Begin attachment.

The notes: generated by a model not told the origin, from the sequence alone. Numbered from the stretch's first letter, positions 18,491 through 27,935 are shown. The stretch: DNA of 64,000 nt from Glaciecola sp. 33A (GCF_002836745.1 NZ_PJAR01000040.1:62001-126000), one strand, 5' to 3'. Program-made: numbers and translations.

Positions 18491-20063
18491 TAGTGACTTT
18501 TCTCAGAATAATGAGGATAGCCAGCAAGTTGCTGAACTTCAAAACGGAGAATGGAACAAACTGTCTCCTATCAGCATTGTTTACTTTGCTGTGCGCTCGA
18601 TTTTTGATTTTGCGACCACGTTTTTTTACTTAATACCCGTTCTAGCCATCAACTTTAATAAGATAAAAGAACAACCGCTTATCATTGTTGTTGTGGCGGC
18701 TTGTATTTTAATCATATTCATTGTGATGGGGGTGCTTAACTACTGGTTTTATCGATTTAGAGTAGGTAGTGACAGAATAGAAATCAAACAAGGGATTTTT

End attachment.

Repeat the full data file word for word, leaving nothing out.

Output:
The notes: generated by a model not told the origin, from the sequence alone. Numbered from the stretch's first letter, positions 18,491 through 27,935 are shown. The stretch: DNA of 64,000 nt from Glaciecola sp. 33A (GCF_002836745.1 NZ_PJAR01000040.1:62001-126000), one strand, 5' to 3'. Program-made: numbers and translations.

Positions 18491-20063
18491 TAGTGACTTT
18501 TCTCAGAATAATGAGGATAGCCAGCAAGTTGCTGAACTTCAAAACGGAGAATGGAACAAACTGTCTCCTATCAGCATTGTTTACTTTGCTGTGCGCTCGA
18601 TTTTTGATTTTGCGACCACGTTTTTTTACTTAATACCCGTTCTAGCCATCAACTTTAATAAGATAAAAGAACAACCGCTTATCATTGTTGTTGTGGCGGC
18701 TTGTATTTTAATCATATTCATTGTGATGGGGGTGCTTAACTACTGGTTTTATCGATTTAGAGTAGGTAGTGACAGAATAGAAATCAAACAAGGGATTTTT